“I cringed when I heard that story today,” the 18-year-old told me. “Her insecurities are exposed.”

    In the images where the selfie-enhancement isn’t done so carefully, and the cheek is just a tad off or smile a bit over-stretched, you learn more about a person than an unaltered photo ever could have revealed, and more than they’d ever want to admit on social media: In our effort to fix everything, we reveal what isn’t going right.

    The HuffPostTech team, “perfected” with Pixtr.

  • Google updates Android, iOS search apps with new voice languages
    Google has updated its Android and iOS Search apps with voice support for French, German, and Japanese. The upgrades let people both speak commands and hear responses in the new languages. Previously, non-English speakers had to type in any search requests.


  • Forest Service Bought Drones To Keep Tabs On Pot Growers, Realized It Couldn't Actually Use Them
    WASHINGTON — The U.S. Forest Service spent $100,000 on two drones to track marijuana growers back in 2006. But because of aviation restrictions and a lack of qualified pilots, the Forest Service has never been able to use those drones, and now they are inoperable and sitting in storage.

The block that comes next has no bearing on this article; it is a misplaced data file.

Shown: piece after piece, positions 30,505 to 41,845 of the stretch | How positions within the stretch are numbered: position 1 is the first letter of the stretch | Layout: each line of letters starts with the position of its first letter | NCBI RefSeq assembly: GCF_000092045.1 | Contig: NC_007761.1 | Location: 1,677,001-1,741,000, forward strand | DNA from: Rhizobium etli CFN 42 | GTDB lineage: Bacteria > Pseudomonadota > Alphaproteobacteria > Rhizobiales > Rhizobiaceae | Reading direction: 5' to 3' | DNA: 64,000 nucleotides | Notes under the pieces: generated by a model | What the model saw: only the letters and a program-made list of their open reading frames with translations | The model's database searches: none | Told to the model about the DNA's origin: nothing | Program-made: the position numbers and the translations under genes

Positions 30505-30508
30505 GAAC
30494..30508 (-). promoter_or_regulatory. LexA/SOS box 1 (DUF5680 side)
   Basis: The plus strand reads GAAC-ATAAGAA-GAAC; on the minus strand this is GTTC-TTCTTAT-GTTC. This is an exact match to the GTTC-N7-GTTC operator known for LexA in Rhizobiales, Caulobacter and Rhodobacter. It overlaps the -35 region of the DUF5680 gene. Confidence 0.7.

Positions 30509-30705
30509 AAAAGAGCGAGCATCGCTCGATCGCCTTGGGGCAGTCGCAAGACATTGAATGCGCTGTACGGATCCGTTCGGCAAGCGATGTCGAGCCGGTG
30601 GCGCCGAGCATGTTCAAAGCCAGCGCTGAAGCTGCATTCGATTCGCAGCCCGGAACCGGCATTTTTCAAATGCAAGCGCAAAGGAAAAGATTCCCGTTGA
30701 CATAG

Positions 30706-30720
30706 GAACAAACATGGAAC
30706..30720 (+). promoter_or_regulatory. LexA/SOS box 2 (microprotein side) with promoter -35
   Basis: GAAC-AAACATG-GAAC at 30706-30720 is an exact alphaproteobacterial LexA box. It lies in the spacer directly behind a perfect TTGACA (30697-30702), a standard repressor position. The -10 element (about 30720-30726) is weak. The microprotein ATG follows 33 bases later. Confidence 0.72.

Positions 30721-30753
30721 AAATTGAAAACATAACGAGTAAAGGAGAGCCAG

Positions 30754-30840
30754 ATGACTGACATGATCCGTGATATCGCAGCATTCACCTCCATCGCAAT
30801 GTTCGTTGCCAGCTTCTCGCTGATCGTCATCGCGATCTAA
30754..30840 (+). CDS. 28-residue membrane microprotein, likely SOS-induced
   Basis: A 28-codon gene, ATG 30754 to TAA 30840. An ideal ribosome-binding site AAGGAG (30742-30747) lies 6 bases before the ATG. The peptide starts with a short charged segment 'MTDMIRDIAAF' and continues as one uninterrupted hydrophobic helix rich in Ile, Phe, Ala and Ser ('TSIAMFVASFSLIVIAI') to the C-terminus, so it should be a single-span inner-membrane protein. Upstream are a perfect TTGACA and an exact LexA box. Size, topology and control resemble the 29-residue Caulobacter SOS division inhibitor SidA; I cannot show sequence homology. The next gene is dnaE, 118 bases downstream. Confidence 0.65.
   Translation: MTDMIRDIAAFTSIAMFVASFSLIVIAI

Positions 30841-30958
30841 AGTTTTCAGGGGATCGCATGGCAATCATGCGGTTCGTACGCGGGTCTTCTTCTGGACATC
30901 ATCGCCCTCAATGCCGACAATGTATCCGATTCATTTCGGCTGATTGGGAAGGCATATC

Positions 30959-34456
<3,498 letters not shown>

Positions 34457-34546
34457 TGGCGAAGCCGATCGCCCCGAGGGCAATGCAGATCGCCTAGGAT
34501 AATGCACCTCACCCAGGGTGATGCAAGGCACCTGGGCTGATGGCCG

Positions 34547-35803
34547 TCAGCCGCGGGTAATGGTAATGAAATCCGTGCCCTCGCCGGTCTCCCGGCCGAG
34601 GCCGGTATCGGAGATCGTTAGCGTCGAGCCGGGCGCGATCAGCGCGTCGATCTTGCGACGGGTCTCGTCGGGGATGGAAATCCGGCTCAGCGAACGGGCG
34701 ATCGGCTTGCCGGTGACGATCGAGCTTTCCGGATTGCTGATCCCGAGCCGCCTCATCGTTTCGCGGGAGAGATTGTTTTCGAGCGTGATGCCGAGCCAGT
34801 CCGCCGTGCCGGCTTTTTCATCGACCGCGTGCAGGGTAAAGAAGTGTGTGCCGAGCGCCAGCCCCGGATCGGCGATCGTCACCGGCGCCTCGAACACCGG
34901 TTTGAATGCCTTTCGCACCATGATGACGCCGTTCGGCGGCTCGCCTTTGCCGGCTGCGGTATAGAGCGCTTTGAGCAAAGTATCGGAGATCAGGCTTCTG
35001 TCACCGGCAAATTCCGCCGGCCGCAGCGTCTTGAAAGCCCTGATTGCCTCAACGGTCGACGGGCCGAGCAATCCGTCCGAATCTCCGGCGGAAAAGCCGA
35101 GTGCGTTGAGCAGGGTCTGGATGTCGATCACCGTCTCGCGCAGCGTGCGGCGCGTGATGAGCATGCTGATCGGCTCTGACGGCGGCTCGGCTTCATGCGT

On Tuesday, the watchdog group Public Employees for Environmental Responsibility released Forest Service documents, obtained via a Freedom of Information Act request, that provide insight into the decision to acquire the drones and the setbacks the service’s law enforcement division faced in seeking to fly them. The memos show the law enforcement division purchased the aircraft believing — incorrectly, as it turned out — there were “no known regulatory barriers” to use of the unmanned aerial vehicles.

    “They spent $100,000 before they did any serious planning,” said Jeff Ruch, PEER’s executive director. “They had no plan for deployment, no strategy, no personnel.”

    The law enforcement division bought the two drones — one for day surveillance and another for night — to keep an eye on pot growers in the woods of California. The division hoped the drones would help keep its officers safer by allowing them to monitor growers and assess dangers from a distance.

    But once the two SkySeer drones were purchased, barriers began popping up. Crucially, Federal Aviation Administration regulations issued shortly after the purchase barred the use of such drones by anyone without specific authority, which the Forest Service didn’t have. The FAA issued revised rules in 2009 that prohibited drone use “except for testing and temporary emergencies such as brush fires,” according to a Forest Service memo.